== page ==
During my visit to Syracuse (The post of which I still haven’t gotten up yet at my regular blog) I stopped by to see Karen the Lonely Conservative and introduce her to my wife and sons.  it was a fine visit as it’s a great pleasure to let the people I met through writing meet my family.

Karen doesn’t blog anymore as life is too busy and I really understand that.  Many of the “old” bloggers have moved on as trying to keep a readership and have something to say every day isn’t easy.  That got me thinking.

There are I suspect a lot of such people I know who might have something to say once in a while, don’t want to go on twitter for it, but don’t want to maintain a blog anymore.

That’s where DaTechGuy’s home for retired bloggers comes in.

I propose to make this backup site a site for bloggers who wish to occasionally vent without the pressure of doing it full time anymore.  The membership will be limited to bloggers I know or folks recommended by such bloggers, the posts will be their own and there will no schedule or times to post.  If you feel like posting, post, and if your posts are a day a month or a year apart that’s fine too.

I only ask that you follow these rules in terms of posting.

No support of abortion, transgendersim, gay marriage or jihad.  My name is still on the site.

Don’t post porn, don’t be overly vulgar and while critique of the Catholic Church is acceptable (and with our current Pope more justified that usual) I won’t have any “The Catholic Church is the antichrist” bs here.  I’m a believing Catholic and any blog with my name on it won’t be carrying stuff like that.

If you have an interest in being invited contact me in comments or via email and subject to the restrictions above I’ll be happy to give you a space for the occasional post.

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Fake News and Vietnam

Posted: February 13, 2018 by chrisharper in culture
Tags: ,

During a visit last year to Vietnam, I made the trek to Khe Sanh, one of the key battles during the Tet Offensive, which happed  50 years ago.

For most of the journey, I bristled at the Vietnamese guide and propagandist, who maintained Tet was a major victory for the Communist forces. I finally had enough and offered some facts to the other tourists on the bus.

Simply put, the coverage of the 1968 North Vietnamese attack is a startling example of how the U.S. media got it wrong. The media presented Tet as a major loss for the Americans when it actually was a massive defeat for North Vietnam.

The North Vietnamese government launched the offensive during Tet, the celebration of the Vietnamese New Year. The attacks began on January 30 on targets in Saigon and other Vietnamese cities, and ended a little more than a month later when Marines crushed the last pockets of resistance in the northern city of Hue.

As The Washington Post’s Saigon bureau chief Peter Braestrup documented in his book The Big Story, reporters systematically used Tet to turn the reality of a U.S. victory into an image of American and South Vietnamese defeat.

For example, journalists reported that that Vietcong had overrun five floors of the U.S. embassy when the VC never got inside the building. Newsweek’s coverage of the siege of Khe Sanh showed 18 photos out of a total of 29 of dead or wounded Marines or Marines huddling under cover, never mentioning that the Marines inflicted heavy casualties on the enemy.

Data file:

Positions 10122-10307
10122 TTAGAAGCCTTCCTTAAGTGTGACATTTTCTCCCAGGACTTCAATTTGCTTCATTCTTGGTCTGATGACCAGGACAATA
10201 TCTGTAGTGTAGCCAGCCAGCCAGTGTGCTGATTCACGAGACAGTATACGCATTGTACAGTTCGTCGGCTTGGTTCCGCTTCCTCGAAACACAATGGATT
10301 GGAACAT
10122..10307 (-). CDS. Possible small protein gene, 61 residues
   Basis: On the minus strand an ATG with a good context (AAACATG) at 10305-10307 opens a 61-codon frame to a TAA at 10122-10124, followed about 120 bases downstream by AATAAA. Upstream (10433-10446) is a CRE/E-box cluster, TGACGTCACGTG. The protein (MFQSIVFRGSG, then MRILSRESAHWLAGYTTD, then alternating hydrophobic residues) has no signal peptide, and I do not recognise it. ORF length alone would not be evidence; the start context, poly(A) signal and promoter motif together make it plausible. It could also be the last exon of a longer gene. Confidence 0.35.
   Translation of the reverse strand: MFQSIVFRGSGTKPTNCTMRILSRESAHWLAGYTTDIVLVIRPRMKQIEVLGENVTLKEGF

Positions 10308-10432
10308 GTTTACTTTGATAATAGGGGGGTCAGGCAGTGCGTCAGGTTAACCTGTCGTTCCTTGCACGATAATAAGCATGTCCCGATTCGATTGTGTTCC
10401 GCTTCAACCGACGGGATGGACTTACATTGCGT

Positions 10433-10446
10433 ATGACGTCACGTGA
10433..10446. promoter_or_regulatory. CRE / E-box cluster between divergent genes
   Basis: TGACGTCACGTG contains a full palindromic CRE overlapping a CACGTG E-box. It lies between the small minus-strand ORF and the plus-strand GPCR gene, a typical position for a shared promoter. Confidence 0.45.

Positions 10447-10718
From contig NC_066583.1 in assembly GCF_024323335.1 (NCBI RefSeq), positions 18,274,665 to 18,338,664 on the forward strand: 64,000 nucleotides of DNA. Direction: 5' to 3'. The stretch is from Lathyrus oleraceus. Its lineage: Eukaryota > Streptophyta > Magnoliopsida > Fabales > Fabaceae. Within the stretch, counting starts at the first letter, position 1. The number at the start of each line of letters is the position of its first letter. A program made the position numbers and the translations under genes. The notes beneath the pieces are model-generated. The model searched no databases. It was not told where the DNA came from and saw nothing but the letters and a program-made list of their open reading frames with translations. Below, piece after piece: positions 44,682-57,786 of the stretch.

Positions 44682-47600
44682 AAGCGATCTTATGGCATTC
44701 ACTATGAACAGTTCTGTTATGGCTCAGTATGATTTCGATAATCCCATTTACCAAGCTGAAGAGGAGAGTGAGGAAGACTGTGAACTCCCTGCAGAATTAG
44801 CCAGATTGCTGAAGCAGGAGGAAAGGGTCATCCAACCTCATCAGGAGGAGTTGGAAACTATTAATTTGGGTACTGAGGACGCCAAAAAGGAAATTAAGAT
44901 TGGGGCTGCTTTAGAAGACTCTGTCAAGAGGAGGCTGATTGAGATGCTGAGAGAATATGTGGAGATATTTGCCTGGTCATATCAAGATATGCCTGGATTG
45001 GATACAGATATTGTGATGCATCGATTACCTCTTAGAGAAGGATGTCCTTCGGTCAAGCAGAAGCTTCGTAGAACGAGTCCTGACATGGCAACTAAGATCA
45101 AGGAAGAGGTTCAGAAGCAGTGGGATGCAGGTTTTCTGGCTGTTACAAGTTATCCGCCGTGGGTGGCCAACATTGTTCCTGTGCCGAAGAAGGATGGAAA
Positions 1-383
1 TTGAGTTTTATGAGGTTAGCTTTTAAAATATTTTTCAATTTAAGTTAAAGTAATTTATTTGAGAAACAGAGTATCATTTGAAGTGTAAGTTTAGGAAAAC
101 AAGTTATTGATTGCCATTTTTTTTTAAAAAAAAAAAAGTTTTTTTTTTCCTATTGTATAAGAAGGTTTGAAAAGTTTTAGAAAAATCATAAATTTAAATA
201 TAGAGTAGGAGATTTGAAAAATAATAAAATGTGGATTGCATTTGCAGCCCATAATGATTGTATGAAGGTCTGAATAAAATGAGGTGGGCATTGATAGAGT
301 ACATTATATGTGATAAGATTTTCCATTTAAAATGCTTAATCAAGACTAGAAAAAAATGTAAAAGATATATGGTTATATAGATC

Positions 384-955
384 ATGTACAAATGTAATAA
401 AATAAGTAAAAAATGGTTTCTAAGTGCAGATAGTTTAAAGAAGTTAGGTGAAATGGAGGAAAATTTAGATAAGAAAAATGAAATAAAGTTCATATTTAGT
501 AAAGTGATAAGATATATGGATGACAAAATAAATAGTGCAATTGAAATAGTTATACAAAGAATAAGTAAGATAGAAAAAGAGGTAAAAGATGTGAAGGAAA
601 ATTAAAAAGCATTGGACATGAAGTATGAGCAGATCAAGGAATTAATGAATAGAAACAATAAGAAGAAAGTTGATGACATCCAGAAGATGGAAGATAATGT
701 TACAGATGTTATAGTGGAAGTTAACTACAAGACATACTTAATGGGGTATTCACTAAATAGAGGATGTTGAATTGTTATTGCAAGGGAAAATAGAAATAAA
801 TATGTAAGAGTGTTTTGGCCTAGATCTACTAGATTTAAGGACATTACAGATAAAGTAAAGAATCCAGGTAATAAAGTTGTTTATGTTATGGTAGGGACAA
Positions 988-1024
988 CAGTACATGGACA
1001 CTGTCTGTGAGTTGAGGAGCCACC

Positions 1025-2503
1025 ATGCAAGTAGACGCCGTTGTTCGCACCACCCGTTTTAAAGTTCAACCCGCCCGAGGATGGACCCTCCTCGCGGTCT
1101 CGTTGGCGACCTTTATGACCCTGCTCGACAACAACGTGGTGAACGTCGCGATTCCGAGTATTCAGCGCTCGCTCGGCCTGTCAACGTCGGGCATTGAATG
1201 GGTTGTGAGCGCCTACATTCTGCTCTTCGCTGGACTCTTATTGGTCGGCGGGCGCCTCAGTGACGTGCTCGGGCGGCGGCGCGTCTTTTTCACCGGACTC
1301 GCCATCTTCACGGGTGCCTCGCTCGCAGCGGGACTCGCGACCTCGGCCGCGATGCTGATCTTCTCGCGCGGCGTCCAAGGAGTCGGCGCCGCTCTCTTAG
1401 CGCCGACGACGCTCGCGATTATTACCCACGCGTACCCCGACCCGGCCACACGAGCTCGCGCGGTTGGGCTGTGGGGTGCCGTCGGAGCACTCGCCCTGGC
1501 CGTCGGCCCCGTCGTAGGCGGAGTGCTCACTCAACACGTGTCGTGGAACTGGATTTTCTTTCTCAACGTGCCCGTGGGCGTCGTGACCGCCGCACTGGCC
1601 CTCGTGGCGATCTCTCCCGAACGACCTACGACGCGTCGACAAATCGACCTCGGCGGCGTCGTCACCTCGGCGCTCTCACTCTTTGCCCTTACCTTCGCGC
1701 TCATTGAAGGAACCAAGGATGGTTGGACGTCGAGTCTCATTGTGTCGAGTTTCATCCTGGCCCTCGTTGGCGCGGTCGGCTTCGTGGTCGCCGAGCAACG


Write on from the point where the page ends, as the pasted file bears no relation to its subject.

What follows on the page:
That campaign of misrepresentation culminated in Walter Cronkite’s half-hour TV special on February 27, 1968, when he told his viewers that Tet had proved that America was “mired in a stalemate.”

Here are some important facts that got lost in the journalistic shuffle. The North Vietnamese Army lost 20 percent of its forces in the South and suffered 33,000 men killed in action for no military gain.

As The New Republic put it recently: “The American public knew none of this, however. The misrepresentation by America’s most respected newsman and most trusted media outlets of what had actually happened during Tet stunned the American public and the body politic. Popular support for the war took a heavy hit, as the war’s critics now grabbed center stage….

“After Tet, American media had assumed a new mission for itself: to shape the nation’s politics by crafting a single coherent narrative, even if it meant omitting certain relevant facts and promoting other false or misleading ones. standing — just as they had convinced them a year earlier that America’s major victory was actually a major defeat.”

Sound familiar?

By:  Pat Austin

SHREVEPORT — Cottonwood Books in Baton Rouge is a small, independent bookseller that has figured out how to survive against the big chain stores and the internet, both of which nibble away at their sales.  This article in the LSU Daily Reveille focuses on how the bookshop is thriving and I am envious.

I always wanted a shop just like  J. Michael Kinny’s place in Natchitoches, Louisiana: The Book Merchant.  It was on Front Street and had a large display window facing the street which looked out on Cane River. The deep window was always filled with attractive displays of books, a sprinkling of antique items, and a fluffy cat sleeping in the sun.  Sadly, the shop closed in 2012. It broke my heart.

The shop was exactly like the one I always dreamed I would have; there were inviting comfortable couches and chairs throughout, attractive displays of books on fine oak tables, warm lamps pooling light onto the gleaming hardwood floors, local art on the walls, and two cats.  J. Michael was always friendly and hospitable; I never went into the shop that he didn’t have a recommendation for me of some local author or book of local interest.

And that’s how Cottonwood Books is surviving – they have a niche.  Their niche is first-editions and hard to find books.  They, too, have a knowledgeable proprietor to help and engage you. It’s working: they’ve been open over 30 years.

In Shreveport we don’t have any independent booksellers that I am aware of.  We do have D&B Russell on King Highway which offers unique used books and they have a great Louisiana section.  Their little corner in King’s Ransom Antique Mall is always inviting with chairs to sit in and stacks of intriguing books. It’s very quiet and I’ve found some real treasures in there.